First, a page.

Nighttime Toilet Training Before Age Five: It’s Possible!

When my son still hadn’t potty trained through the night at age four, I wrote a post about trying to keep him dry through the night. (Most of which totally didn’t work at the time.) Many readers commented that bladder control for boys doesn’t developmentally happen until they’re older—possibly around age six.

Giving up altogether seemed rather strange to me. My post on The History of Potty Training in America, shared that potty training ages in this country have gone up across the board—partly because of the ease of disposables. If everyone waits to even attempt night training until their children are older, there are years of waste (and expense) that could be avoided with some effort.
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When Should Your Child Be Potty Trained Through the Night?

I was very proud of my potty training efforts with both of my children—but that overconfidence has quickly faded into green shame! (My melodrama is intended here…)  First, let me tell you of my brilliant potty training efforts.  My son was blissfully free of diapers at a little over two years and my daughter started regularly using the potty at about seven months.  (She’s now 14 months and still in diapers, but makes the sign for “poop” and helps us avoid toilet dunking diapers most of the time!)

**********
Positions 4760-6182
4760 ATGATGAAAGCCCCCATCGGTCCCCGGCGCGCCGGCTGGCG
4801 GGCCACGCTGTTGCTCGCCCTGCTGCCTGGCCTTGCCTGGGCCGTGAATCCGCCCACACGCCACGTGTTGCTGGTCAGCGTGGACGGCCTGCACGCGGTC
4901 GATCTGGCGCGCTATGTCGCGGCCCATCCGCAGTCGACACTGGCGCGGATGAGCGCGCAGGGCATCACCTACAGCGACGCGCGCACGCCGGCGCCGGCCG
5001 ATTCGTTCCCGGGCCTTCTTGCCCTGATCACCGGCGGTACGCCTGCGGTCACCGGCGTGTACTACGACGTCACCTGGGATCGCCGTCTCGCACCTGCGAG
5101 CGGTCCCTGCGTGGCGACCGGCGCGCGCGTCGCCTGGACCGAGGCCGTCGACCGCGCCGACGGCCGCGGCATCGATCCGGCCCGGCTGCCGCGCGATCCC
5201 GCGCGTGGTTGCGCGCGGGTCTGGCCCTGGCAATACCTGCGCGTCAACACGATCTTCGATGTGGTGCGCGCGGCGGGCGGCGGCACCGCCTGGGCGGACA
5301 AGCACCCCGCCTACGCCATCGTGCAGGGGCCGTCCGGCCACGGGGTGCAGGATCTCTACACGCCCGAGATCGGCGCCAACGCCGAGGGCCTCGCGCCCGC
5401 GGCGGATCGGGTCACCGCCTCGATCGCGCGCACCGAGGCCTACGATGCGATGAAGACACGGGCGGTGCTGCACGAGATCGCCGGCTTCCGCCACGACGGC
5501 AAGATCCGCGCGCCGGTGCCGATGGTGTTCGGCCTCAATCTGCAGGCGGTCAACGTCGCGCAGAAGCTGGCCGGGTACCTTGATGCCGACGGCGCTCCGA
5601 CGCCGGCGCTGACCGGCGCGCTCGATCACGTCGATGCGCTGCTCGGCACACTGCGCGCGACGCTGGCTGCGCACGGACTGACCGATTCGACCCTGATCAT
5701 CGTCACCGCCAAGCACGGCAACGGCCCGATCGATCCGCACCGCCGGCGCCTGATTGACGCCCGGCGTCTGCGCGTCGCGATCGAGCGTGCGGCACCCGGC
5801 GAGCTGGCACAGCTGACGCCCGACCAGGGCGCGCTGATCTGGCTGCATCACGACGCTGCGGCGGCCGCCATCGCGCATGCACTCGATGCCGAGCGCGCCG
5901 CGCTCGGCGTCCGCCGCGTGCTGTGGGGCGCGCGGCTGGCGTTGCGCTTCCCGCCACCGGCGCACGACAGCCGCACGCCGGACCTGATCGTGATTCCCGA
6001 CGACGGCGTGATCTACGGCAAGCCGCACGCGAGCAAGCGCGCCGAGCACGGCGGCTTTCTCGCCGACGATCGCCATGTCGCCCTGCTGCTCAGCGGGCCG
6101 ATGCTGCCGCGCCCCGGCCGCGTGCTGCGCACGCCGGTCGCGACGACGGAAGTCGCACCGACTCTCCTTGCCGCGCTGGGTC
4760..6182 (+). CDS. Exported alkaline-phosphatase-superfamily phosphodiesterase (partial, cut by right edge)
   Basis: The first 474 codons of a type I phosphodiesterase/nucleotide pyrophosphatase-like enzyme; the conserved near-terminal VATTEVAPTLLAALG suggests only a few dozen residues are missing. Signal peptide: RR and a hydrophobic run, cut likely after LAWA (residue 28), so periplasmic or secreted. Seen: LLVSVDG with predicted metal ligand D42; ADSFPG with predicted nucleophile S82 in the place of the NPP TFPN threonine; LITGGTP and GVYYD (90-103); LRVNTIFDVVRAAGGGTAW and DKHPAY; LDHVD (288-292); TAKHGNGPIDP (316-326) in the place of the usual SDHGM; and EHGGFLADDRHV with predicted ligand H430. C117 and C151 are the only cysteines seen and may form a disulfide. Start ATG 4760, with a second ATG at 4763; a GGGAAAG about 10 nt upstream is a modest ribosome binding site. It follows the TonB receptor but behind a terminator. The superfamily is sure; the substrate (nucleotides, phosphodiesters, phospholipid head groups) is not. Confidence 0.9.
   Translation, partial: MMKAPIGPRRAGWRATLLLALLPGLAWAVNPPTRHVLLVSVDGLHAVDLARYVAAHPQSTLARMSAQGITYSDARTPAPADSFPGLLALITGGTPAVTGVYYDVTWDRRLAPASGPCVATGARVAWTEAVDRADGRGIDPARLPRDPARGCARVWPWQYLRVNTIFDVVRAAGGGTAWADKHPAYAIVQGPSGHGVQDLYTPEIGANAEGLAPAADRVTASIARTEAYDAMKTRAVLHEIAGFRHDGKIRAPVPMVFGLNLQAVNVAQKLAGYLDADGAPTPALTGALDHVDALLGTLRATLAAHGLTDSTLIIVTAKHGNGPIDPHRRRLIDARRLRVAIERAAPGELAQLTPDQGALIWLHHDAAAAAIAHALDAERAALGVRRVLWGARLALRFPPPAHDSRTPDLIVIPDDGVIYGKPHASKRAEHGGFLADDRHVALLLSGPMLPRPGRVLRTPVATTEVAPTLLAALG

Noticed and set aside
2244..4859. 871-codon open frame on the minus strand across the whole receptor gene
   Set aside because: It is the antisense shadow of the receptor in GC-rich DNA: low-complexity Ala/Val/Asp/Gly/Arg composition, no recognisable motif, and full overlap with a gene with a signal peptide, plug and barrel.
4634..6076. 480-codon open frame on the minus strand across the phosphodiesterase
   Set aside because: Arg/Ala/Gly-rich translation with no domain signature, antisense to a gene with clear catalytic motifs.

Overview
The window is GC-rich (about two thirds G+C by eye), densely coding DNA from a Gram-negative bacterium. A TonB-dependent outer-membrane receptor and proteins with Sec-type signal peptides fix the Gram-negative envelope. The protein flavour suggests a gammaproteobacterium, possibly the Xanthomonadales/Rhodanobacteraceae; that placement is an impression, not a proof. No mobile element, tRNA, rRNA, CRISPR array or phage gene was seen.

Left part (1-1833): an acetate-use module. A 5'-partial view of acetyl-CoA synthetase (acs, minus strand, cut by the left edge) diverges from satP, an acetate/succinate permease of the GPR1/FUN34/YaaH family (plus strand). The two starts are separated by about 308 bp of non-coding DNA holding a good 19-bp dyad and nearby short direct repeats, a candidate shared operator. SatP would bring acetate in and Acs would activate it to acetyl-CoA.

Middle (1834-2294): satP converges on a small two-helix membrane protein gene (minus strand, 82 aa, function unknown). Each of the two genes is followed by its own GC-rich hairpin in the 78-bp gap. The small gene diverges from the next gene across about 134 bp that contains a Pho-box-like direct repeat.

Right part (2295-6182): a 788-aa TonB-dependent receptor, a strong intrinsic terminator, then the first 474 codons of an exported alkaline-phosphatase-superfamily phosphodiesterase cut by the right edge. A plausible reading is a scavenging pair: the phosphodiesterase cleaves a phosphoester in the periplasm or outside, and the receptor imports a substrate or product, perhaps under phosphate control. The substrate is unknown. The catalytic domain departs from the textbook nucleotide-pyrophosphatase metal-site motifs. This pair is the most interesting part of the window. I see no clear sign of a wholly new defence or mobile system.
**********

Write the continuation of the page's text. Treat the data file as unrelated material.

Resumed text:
So here’s my dark confession.. My son, who has worn disposables at night since babyhood, is still in diapers at night.  So even though he used cloth during the day for just a few years since infancy, he has filled the landfills with his nighttime diapers for four full years.  We buy gigantic disposables and he’s managed to still fit in them without moving to pull-ups.  Although we resolutely tried to use cloth at night multiple times, persistent rashes and yeast infections eventually wore us down.
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